Biology of xenogeneic cell and organ transplantation – from bench to bedside – the new German research foundation (DFG) transregio collaborative research centre for the next 4 (ultimately 12) years
Article first published online: 5 FEB 2013
© 2013 John Wiley & Sons A/S
Volume 20, Issue 1, page 42, January/February 2013
How to Cite
Reichart, B. (2013), Biology of xenogeneic cell and organ transplantation – from bench to bedside – the new German research foundation (DFG) transregio collaborative research centre for the next 4 (ultimately 12) years. Xenotransplantation, 20: 42. doi: 10.1111/xen.12014_2
- Issue published online: 5 FEB 2013
- Article first published online: 5 FEB 2013
- Cited By
Discordant xenotransplantation research started in Hanover/Mariensee and in Munich in the late nineties – the latter receiving a substantial grant from the Bavarian Research Foundation. In 2003 both groups were invited by the German Research Foundation (DFG) to make a joint application to further develop xenotransplantation technology. This was peer-reviewed, approved and continued with considerable success from 2004 to 2012. The Paul-Ehrlich and Robert-Koch Institutes, the official bodies responsible for microbiological safety in Germany, were subsequently included.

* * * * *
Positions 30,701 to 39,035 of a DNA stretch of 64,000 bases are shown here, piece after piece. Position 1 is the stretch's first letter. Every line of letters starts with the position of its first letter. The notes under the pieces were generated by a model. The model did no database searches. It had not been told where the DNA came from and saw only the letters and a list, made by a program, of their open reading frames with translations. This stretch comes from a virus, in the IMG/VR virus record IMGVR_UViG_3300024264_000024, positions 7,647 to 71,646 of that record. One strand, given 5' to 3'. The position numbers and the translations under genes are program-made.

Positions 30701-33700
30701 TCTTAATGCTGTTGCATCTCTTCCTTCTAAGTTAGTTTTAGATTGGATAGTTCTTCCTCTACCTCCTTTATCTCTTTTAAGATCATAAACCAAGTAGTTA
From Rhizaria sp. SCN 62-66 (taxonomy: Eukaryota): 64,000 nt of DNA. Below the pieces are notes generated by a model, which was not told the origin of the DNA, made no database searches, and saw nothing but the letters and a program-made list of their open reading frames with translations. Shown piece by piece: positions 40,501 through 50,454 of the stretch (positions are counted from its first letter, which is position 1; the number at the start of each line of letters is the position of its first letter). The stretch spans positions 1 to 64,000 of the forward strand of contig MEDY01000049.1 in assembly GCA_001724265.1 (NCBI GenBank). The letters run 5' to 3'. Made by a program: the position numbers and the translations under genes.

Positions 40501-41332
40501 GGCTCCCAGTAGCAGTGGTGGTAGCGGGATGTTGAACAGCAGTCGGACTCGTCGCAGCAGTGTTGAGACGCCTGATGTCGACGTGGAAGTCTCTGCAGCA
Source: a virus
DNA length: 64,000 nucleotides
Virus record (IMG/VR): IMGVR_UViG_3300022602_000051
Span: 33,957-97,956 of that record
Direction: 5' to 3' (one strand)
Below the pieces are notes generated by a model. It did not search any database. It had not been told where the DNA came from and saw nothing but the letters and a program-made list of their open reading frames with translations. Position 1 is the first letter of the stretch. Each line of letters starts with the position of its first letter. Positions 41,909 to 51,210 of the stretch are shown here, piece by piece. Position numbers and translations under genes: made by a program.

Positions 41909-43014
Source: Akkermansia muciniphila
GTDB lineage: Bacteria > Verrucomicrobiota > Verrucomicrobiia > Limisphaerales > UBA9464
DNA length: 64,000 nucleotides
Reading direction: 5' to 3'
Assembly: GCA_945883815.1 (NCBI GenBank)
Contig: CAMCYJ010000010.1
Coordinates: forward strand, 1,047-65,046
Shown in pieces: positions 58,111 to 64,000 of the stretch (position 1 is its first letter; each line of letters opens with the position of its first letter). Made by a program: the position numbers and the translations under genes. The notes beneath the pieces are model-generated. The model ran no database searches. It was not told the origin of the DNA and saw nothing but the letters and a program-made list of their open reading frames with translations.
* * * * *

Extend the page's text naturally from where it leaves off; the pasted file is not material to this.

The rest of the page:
Our unique interdisciplinary consortium combines basic scientists, animal biotechnologists and clinicians demonstrating an excellent co-operation over the last 8 years. The tool box available to us includes pigs transgenic for human thrombomodulin, hemoxygenase-1, A20, LEA 29Y, HLA-E and TRAIL; key enabling technologies include gene targeting, large transgene vectors, transposon mediated transgenesis, zinc finger and TALE nuclease mediated gene targeting.
In July 2012 our new Collaborative Research Centre (again supported by the DFG) commenced, continuing in the first instance to 2016 and ultimately until 2024. The strong Diabetes group at the University of Dresden, which currently runs the only successful allogeneic pancreatic islet transplantation in Germany, has now been incorporated.
Our main goal is to translate preclinical studies into benefits for patients as quickly as possible. The consortium focuses on islet, cardiac and renal xenotransplantation; new biological heart valves for paediatric cases and young adults will be developed. Our endeavours will be supported by two ethicists to ensure best practice and promote public dialogue.